We have a flock of four lovely chickens.  These are Wyandottes (both silver and golden), which were bred in upstate New York as a more cold hardy variety and we thought they'd fit in well here in high, dry and cold Central Oregon.  We raised them from chicks, first in our bathtub, which earned me the title of Extremely Tolerant, and then in a variety of enclosures, finally graduating to a lovely coop with run.

The chicken run encloses a few volunteer and transplanted volunteer trees that are going on a handful of years old now and who are really showing their stuff in growth potential over the last year or so.  As a result we left a couple of gaps in the "roof" of the chicken run.  The other major gap is in the area over the door to enter the run. 

A little while back, I got a knock on the door from a mom of a family who recently moved into the neighborhood.  Resident Kid was pleased because the new kids on the block attended the same school so there was an instant network.  I answered the door and she said hello and by the way, there's a chicken in the alley.  I stupidly responded, "Is it one of our chickens?"  Duh, we're the only chicken owners on that alley...

I grabbed a can of feed corn, their favorite treat, and went to investigate.  Sure enough, there was one of our golden-laced Wyandotte ladies wandering the alley near the fence backing her run.  I didn't even need the corn because she was very happy to be caught and carried back to the run.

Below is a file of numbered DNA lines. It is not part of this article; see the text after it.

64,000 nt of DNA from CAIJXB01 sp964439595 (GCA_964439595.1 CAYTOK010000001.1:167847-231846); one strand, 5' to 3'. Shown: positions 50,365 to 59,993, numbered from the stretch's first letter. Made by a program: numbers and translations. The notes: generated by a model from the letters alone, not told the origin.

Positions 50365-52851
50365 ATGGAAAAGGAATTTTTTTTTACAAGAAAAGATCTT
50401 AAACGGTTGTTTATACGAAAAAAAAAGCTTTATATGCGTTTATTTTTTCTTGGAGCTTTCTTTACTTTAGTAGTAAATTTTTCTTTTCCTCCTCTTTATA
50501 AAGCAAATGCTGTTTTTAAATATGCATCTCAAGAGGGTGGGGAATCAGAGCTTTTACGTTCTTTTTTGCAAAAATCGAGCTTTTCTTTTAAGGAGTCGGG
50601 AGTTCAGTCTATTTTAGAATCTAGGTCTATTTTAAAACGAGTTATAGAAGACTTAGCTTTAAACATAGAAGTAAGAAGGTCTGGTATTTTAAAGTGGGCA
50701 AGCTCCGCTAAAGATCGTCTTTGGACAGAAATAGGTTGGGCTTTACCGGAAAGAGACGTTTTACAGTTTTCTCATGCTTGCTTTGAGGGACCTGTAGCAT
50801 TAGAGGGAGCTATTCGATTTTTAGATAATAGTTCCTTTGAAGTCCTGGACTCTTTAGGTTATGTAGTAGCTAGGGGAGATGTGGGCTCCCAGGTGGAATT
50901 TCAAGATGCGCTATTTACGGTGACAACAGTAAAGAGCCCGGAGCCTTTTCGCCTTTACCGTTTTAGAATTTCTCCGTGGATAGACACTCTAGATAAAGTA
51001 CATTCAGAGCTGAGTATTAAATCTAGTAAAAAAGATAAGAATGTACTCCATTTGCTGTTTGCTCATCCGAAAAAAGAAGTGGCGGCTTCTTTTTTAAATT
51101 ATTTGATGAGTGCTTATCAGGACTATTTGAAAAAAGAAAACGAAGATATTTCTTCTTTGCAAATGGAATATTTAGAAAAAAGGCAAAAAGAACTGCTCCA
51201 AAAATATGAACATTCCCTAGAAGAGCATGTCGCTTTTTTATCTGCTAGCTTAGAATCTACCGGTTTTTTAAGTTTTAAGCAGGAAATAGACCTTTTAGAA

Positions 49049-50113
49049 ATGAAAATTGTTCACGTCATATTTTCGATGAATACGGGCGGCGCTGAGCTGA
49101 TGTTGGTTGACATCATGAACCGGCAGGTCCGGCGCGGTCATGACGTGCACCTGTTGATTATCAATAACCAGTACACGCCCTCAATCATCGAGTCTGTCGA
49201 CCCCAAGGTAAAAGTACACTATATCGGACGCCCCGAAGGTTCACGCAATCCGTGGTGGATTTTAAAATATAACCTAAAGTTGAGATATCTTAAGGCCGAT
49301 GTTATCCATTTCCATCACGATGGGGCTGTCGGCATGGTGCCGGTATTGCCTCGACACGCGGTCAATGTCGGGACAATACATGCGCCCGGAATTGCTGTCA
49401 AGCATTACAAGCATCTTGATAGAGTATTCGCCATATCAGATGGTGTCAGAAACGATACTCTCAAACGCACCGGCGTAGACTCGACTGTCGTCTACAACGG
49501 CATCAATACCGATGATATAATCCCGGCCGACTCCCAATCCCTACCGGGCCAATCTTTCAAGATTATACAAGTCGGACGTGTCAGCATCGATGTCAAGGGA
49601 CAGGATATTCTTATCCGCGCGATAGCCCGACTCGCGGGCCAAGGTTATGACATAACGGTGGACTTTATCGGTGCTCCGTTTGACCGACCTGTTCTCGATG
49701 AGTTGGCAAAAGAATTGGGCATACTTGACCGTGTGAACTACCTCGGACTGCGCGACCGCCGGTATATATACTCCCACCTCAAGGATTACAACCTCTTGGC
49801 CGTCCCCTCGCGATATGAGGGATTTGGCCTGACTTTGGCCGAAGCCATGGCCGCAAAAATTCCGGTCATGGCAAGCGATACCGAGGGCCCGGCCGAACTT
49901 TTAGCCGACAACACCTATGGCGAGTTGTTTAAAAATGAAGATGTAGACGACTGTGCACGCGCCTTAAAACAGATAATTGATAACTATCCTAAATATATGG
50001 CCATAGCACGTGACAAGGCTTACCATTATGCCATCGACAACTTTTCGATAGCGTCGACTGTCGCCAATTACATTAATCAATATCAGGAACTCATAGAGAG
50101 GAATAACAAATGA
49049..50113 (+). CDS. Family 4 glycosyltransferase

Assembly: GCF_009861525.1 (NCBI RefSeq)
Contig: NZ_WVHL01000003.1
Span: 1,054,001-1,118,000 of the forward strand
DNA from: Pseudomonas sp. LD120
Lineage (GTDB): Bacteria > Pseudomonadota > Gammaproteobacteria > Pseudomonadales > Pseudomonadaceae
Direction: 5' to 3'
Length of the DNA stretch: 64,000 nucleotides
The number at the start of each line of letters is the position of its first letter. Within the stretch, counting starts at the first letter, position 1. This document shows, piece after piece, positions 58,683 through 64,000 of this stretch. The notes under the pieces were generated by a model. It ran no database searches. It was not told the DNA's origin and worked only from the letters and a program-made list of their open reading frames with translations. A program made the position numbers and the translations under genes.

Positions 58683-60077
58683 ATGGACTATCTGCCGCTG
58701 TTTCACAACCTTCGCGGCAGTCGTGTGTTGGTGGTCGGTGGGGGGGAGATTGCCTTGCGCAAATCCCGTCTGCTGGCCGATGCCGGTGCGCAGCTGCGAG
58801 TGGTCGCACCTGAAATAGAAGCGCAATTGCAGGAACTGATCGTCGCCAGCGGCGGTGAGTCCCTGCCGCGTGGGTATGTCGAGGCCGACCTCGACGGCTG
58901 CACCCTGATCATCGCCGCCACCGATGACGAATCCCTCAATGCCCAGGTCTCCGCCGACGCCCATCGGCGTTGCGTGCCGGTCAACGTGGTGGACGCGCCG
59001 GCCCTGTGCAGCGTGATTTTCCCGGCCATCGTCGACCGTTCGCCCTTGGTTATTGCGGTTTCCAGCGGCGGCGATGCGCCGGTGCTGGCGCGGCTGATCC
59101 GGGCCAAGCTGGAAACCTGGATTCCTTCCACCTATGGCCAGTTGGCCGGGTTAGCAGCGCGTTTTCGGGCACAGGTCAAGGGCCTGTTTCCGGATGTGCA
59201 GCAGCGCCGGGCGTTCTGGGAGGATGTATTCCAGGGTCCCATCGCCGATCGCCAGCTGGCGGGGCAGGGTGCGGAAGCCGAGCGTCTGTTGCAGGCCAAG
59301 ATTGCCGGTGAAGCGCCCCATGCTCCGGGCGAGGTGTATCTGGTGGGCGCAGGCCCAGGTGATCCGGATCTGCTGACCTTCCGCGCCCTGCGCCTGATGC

Later we debated how she got out but, without witnessing the event, couldn't really say for sure. 

A couple weeks later, I looked out the back door and saw one of the silver-laced ladies pacing the run fencing on the outside of the run.  Obviously distressed, she too was pretty happy to be caught and put back with her fellow ladies. 

Finally, Resident Kid witnessed one of the silvers hop up on the edge of some boards we leaned against the coop to shelter their watering dish from the snow and vault out over the run door. 

The motivation for this behavior is obviously a version of the "grass is greener" syndrome with a major drawback being that if only one chicken vaults out of the run, she is too distressed at being cut off from the flock to enjoy the greenery...Leading, course, to her behaving like a chicken with her flock cut off.

Friday, April 16, 2010

Book report - The Lost Symbol